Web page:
But The 4-Hour Workweek interests me because I see it in many ways as an artefact of a post-literate age. Apart from its physical form (and yes, I was reading the hardcover version) there is not much about the book that is standard. It owes a debt to the bizarre and genre-changing mind of Tom Peters in its random thoughts, insistent bold sections and bullet-pointed directions to real-time information which is destined to date and disappear. That said, reading this book was quite an exciting process, and I looked forward to returning to it. Its format also encouraged skipping, however, and leafing past whole pages that you could tell at a glance were irrelevant to your needs.
Since reading the book - somewhat belatedly, I'll admit - I have noticed just how completely Ferriss' ideas have sunk into the mainstream of management, marketing and workplace standards. He lead the way in the rejection of email for example, telling people to check it twice a day at most - a practice, incidentally, which has contributed a great deal to my own productivity. I have also heard more and more people talking about "geoarbitrage," a concept I think Ferriss has popularised.
|Timothy Ferriss - image from thenextweb.com|
Apart from his obvious formulaic connections with Peters' work, it is hard to place Ferriss on a spectrum of self-help history. I mean, naturally he inherits all of the great traditions of American self-help literary culture, but his obsessions are so focused, and so peculiar, that it is hard to place him culturally, politically and in almost every other lit-crit way. He is, of course, a hyper-individualist and I am certain that critics like Micki McGee would have a great deal to say about his work on this front, but that is not so much my area of expertise.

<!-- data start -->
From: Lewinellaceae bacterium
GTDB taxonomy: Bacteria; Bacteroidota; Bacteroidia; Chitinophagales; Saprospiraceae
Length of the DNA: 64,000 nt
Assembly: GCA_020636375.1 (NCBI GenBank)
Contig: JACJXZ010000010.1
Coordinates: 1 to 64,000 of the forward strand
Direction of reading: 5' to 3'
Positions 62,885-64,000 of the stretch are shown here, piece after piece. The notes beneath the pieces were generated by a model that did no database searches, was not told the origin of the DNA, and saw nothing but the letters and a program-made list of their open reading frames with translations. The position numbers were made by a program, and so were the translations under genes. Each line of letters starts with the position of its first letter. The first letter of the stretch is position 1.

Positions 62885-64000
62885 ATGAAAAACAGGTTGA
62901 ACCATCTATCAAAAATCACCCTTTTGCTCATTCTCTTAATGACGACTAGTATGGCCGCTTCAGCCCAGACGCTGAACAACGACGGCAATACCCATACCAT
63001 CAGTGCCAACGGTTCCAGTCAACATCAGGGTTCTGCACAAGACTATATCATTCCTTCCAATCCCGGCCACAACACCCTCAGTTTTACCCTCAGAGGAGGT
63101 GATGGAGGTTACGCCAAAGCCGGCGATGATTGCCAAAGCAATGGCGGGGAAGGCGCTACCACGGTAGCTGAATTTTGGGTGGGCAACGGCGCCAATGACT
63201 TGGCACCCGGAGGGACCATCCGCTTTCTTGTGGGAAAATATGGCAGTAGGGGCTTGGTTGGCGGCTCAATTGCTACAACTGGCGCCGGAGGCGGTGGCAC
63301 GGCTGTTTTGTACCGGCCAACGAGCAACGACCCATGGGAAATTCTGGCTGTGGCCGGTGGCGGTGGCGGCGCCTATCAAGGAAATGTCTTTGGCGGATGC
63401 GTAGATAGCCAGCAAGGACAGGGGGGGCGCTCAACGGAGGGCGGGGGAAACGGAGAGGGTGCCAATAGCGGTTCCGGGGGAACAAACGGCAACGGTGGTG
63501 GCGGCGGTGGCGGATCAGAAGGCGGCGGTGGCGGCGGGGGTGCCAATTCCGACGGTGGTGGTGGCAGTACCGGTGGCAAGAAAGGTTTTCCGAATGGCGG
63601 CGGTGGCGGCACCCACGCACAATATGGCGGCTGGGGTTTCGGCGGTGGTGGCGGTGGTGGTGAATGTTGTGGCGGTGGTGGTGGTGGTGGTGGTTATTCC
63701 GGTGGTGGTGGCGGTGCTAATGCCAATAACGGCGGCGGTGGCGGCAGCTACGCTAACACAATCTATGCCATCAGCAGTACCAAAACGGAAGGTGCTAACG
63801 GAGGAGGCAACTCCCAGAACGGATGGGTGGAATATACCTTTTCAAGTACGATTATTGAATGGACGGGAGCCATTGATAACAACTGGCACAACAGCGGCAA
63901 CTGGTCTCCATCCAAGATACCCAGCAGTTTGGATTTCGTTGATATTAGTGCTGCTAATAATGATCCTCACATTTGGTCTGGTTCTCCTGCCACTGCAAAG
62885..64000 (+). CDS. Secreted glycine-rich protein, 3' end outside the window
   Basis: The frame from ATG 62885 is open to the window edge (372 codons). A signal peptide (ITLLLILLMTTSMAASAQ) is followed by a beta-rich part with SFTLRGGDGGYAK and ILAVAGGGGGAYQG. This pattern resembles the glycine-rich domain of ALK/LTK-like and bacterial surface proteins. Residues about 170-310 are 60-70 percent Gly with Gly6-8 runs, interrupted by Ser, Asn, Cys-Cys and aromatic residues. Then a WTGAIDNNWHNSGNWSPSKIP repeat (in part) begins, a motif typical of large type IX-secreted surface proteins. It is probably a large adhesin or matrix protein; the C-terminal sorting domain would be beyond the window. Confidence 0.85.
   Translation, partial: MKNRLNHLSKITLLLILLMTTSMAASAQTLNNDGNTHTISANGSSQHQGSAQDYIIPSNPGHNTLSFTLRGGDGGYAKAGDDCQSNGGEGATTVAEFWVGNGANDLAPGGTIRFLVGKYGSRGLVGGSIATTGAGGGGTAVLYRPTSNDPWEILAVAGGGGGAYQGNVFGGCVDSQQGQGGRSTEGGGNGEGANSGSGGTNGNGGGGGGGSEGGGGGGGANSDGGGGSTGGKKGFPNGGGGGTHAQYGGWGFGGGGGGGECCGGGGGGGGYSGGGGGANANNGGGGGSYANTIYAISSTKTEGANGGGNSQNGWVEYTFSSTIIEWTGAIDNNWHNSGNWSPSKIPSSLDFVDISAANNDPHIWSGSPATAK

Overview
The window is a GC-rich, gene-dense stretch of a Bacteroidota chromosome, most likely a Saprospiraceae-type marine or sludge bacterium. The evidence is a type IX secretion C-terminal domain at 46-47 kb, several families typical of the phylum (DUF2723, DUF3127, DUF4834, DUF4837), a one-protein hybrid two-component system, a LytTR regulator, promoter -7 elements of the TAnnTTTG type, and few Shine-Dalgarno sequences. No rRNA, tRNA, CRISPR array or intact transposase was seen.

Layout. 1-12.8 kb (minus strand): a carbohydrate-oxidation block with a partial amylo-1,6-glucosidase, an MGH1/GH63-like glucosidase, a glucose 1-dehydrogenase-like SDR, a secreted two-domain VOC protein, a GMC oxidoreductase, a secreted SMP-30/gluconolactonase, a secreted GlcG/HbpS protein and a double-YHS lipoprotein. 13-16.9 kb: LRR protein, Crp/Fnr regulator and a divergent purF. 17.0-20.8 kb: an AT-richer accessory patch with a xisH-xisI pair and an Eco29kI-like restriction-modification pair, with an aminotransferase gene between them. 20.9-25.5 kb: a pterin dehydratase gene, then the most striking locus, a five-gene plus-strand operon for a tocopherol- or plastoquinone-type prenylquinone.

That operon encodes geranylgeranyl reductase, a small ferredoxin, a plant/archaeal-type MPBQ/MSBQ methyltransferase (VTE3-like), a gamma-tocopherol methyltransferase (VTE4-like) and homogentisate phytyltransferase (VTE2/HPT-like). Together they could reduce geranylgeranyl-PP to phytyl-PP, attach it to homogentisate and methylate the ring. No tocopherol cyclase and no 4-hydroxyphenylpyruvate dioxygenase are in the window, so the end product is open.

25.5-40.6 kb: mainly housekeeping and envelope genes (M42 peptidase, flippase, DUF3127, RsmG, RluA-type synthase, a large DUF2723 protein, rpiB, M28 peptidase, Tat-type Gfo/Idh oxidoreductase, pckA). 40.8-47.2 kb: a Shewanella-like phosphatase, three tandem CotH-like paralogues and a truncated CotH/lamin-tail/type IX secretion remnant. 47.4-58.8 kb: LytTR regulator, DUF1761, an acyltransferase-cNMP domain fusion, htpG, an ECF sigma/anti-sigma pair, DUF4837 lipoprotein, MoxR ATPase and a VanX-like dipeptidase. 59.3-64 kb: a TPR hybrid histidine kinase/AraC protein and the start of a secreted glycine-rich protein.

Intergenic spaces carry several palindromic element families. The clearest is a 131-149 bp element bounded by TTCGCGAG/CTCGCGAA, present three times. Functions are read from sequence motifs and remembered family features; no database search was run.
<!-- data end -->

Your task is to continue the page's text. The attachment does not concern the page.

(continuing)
As always, I am actually much more interested in text than subtext. I am fascinated by the advice he gives, buy the ideal world he seeks to create through his peculiar examples and injunctions. There is an element of isolationism in his counsel. Ferriss the person seems to despise telephone calls and emails and any kind of un-solicited contact. I think this is a growing modern malaise, one which I recognise because I share it in large part. Ferriss wants to be left alone, and he advises his readers to pursue that same dream. By strictly limiting and controlling how we engage with the outside world, we gain some kind of internal control and can better guarantee the success of our outcomes. It is about living according to the priorities you set, and not those set by others and dictated through the medium of email and telephone calls. Indeed, Ferris admits to not checking his email for up to four weeks at a time, and says that by then most of the emergencies and problems he found described had already fixed themselves.
The final chapter of the book is very representative of the scrapbook-y nature of this text, which itself resulted from a series of blog posts. This last chapter is made up of emails from people telling Ferriss how much applying his techniques has changed their lives. Interestingly, many of these changed lives revolve around the freedom to travel and to work for oneself. Ferriss' acolytes are a restless bunch, privileging the experience of travel and the ability to work remotely while still earning big bucks.
Ultimately, The 4-Hour Workweek proved a very useful read, and I gleaned several good ideas from it which I have applied to my everyday life. I am also glad that I read it because of its popularity and influence. It really is the source of so much contemporary management-speak, so reading it will give you the upper hand when it comes to your next corporate retreat.
Quite entertaining and useful.